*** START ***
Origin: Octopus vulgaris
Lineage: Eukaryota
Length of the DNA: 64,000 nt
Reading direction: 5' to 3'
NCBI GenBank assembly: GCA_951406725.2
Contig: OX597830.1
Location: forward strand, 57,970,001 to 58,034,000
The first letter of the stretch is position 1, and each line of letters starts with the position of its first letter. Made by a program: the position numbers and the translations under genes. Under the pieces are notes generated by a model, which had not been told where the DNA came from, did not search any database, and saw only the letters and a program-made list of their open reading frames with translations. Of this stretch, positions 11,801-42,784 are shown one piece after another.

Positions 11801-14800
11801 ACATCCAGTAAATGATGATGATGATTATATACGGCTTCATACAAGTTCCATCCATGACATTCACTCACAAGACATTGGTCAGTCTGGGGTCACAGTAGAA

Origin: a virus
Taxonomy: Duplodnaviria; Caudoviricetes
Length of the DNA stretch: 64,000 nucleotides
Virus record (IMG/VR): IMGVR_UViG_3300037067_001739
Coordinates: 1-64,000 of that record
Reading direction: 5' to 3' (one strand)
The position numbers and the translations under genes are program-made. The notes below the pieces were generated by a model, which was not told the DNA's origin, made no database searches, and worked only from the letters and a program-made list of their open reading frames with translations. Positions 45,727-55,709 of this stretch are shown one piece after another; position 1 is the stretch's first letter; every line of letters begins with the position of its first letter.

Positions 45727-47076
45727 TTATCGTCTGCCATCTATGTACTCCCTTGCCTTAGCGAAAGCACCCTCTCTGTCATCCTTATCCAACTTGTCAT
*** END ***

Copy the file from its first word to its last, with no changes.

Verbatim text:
Origin: Octopus vulgaris
Lineage: Eukaryota
Length of the DNA: 64,000 nt
Reading direction: 5' to 3'
NCBI GenBank assembly: GCA_951406725.2
Contig: OX597830.1
Location: forward strand, 57,970,001 to 58,034,000
The first letter of the stretch is position 1, and each line of letters starts with the position of its first letter. Made by a program: the position numbers and the translations under genes. Under the pieces are notes generated by a model, which had not been told where the DNA came from, did not search any database, and saw only the letters and a program-made list of their open reading frames with translations. Of this stretch, positions 11,801-42,784 are shown one piece after another.

Positions 11801-14800
11801 ACATCCAGTAAATGATGATGATGATTATATACGGCTTCATACAAGTTCCATCCATGACATTCACTCACAAGACATTGGTCAGTCTGGGGTCACAGTAGAA

Origin: a virus
Taxonomy: Duplodnaviria; Caudoviricetes
Length of the DNA stretch: 64,000 nucleotides
Virus record (IMG/VR): IMGVR_UViG_3300037067_001739
Coordinates: 1-64,000 of that record
Reading direction: 5' to 3' (one strand)
The position numbers and the translations under genes are program-made. The notes below the pieces were generated by a model, which was not told the DNA's origin, made no database searches, and worked only from the letters and a program-made list of their open reading frames with translations. Positions 45,727-55,709 of this stretch are shown one piece after another; position 1 is the stretch's first letter; every line of letters begins with the position of its first letter.

Positions 45727-47076
45727 TTATCGTCTGCCATCTATGTACTCCCTTGCCTTAGCGAAAGCACCCTCTCTGTCATCCTTATCCAACTTGTCAT